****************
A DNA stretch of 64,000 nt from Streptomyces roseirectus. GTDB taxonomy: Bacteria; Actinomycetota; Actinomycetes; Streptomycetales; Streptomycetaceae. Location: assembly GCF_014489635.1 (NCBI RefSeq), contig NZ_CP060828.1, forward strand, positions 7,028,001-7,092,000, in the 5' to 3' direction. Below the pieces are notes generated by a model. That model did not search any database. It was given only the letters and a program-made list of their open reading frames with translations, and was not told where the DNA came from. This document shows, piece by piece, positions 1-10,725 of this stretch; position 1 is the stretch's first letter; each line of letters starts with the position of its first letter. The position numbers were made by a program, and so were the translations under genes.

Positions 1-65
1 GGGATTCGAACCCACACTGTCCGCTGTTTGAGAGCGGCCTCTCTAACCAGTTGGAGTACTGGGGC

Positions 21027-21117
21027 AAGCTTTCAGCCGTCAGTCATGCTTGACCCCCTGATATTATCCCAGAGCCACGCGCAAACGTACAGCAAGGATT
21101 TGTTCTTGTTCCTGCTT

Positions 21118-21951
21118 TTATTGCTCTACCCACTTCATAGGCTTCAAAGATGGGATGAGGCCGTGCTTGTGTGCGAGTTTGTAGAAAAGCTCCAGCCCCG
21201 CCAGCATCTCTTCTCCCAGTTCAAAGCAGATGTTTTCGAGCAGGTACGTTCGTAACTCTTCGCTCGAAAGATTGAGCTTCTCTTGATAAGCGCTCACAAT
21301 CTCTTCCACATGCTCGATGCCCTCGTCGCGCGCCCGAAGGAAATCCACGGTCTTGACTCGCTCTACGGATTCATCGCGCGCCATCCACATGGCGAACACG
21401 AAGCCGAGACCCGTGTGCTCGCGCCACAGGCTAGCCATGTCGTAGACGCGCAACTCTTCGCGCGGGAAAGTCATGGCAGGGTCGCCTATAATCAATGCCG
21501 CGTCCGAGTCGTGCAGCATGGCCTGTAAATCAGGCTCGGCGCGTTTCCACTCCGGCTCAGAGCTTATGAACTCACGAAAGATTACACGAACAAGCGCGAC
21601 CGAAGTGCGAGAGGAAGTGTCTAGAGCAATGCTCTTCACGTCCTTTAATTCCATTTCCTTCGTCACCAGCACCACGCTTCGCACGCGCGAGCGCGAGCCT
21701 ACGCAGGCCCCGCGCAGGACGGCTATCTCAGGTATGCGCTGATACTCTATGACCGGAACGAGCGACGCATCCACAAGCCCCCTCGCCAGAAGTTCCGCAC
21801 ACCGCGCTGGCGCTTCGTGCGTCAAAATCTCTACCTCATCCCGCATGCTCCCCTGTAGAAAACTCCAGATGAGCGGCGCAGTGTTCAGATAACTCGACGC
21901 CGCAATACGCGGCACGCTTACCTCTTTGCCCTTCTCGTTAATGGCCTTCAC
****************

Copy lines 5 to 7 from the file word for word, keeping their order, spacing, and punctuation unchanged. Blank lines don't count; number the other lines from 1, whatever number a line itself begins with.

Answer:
21027 AAGCTTTCAGCCGTCAGTCATGCTTGACCCCCTGATATTATCCCAGAGCCACGCGCAAACGTACAGCAAGGATT
21101 TGTTCTTGTTCCTGCTT

Positions 21118-21951